Why Location Intelligence is Not Part of Everyone’s Business & The Pathetic State of Dashboards

Few market reseachers have the insights about how businesses use technology than Mark Smith (@marksmithvr) chief research officer and founder of Ventana Research. And, for good measure, his experience in the applications of GIS in business are unmatched, which is why his opinions, provided by way of his keynote at the MapInfo Users Conference, held last week in Memphis, are so compelling.

He began his comments by way of suggesting that most of today's technology in use by businesses touch an entire suite of enterprise wide applications and processes but most of the methods they are exploring do not engage location technology. He said that visualization is driving a lot of the technological advancements and its forcing software vendors to put money into visualization solutions. But, excluding the issue location technology ignorance, there is a problem.

He said that the state of new visualization tools, designed to help business analysts, is complicating their ability to make good decisions. He said that the visual discovery process that business intelligence (BI) dashboards are supposedly designed to facilitate are not living up to their potential. He commented that while dashboards are supposed to help in discerning new insights, they are compromised by the abilities and competencies of analysts to understand what each is supposed to offer.  He called the state of BI dashboards "pathetic."

"The average business person may have no idea of what these visualizations mean … [We] put pie charts and graphics on a screen to make sense of the data … We've swung to a new group of visualization tools that we put in front of people and we expect them to know what they are to do with them," said Smith.

Smith went on to say that "most of the advanced visualization tools do nothing in terms of putting these things in the context of location; they only put them into visualization products that scatter the information. It takes away from the potential to understand these data to make businesses processes more efficient."

"Location Intelligence (LI) has been advancing for some time but has not had the front seat. It must become part of daily tasks … its got to be out front and center to be part of everything we do to make smarter actions," said Smith.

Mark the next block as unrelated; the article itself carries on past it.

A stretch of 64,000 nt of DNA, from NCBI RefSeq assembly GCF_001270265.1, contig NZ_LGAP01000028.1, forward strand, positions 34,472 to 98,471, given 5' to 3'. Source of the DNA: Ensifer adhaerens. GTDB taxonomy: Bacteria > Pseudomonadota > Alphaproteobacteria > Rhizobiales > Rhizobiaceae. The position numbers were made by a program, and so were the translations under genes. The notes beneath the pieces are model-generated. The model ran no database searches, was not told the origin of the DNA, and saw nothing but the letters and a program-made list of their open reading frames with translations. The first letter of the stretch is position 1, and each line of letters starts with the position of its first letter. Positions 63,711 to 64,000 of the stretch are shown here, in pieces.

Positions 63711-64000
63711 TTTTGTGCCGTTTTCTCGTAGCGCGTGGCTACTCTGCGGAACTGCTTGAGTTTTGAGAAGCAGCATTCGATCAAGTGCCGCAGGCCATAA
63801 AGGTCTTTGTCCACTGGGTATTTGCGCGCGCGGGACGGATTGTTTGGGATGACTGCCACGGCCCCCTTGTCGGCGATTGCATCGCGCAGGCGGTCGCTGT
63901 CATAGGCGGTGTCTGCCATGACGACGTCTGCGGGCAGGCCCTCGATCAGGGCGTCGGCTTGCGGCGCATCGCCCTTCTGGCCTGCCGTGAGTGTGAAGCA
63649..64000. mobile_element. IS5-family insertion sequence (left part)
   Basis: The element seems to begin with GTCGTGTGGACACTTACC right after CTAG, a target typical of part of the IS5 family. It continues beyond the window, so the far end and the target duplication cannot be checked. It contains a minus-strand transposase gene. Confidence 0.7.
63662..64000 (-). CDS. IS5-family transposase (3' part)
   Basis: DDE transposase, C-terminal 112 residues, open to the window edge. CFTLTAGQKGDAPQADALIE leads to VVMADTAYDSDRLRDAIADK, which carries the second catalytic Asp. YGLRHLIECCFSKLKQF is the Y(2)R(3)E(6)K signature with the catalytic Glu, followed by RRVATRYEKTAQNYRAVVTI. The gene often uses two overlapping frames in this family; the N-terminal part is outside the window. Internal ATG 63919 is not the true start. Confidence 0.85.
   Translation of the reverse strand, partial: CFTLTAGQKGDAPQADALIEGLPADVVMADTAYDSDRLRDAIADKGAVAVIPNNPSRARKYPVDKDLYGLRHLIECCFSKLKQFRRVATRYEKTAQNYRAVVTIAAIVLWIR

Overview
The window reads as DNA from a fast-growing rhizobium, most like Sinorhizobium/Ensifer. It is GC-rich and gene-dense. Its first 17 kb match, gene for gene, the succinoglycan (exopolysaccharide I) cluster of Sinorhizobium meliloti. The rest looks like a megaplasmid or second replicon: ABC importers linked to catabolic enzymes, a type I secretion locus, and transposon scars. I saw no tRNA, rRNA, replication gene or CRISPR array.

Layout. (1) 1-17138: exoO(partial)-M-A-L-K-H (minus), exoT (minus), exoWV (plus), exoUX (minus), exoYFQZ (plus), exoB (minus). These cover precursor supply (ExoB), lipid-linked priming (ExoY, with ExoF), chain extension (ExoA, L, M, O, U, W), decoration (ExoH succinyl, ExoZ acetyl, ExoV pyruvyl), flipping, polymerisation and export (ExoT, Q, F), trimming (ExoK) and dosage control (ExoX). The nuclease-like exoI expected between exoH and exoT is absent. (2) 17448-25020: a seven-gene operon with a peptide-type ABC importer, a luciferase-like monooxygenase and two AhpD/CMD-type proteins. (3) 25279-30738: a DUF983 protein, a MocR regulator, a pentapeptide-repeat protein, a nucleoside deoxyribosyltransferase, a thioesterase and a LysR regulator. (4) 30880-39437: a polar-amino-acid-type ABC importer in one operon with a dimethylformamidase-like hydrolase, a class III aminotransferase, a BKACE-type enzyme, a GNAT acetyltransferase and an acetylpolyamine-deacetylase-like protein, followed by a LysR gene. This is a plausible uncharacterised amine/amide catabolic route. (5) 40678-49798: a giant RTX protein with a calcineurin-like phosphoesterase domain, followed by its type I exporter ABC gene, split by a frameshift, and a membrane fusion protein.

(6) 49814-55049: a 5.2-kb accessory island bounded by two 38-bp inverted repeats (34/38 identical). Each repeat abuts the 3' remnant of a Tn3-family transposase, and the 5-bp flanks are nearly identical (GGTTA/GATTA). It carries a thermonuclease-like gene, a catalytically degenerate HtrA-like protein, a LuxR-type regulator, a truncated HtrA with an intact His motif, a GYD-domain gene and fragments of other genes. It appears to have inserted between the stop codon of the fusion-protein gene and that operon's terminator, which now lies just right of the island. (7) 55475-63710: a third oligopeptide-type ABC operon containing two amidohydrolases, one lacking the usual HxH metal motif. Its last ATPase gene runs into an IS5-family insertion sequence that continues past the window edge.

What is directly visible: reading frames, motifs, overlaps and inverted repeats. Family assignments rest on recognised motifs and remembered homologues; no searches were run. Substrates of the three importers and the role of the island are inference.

Some key statistics from a Ventana Research study Smith conducted:

In addressing the question, "which business aspects are planning to change in the next 12 to 18 months and use location" the results are as follows:

  • E-commerce of products - 64%
  • Consumer access to product information - 60%
  • Fulfillment of products and services - 56%
  • B2B interaction 54%
  • Analyzing location data is a key priority 36%

In answering the question on "how location technology is used now by organizations:

  • Visualization through geospatial technology used by 35% … and planned for by 33%
  • Perform faster analysis and an advantage for visualizing big data - 49%

Big data is Where LI Can Shine

Smith said that location analytics enriches data for better intelligence such as in economic analysis and demographics. But the problem is that we most often use location technology on a project by project basis and then we move on.  However, today, we are capturing data at an enormous rate, most with a location context. Storage in the cloud is the norm for big data stores and this should facilitate the use of location-based information on a regular basis. "Big data stores can be spun up on public or private clouds; they don't have to reside in a new data warehouse that the company owns or maintains. [Companies] must make it an enterprise wide [investment] rather than a department oriented situation."

"We are at a fork in the road; how are we going to take this notion of location intelligence virally," asked Smith. He encouraged attendees to make LI more of an enterprise priority just as BI,CRM and ERP were. "Those acronyms drove waves of advancements and market opportunities for organizations. [LI] is one of the areas where we can take advantage of big data advancements … we must make sure that LI is on the radar screen of executives.  We do not get the best value out of data without location intelligence," said Smith.

Disclosure: Pitney Bowes supported travel to attend this event.

Published Monday, June 16th, 2014

Written by Joe Francica

Published in

Location Intelligence

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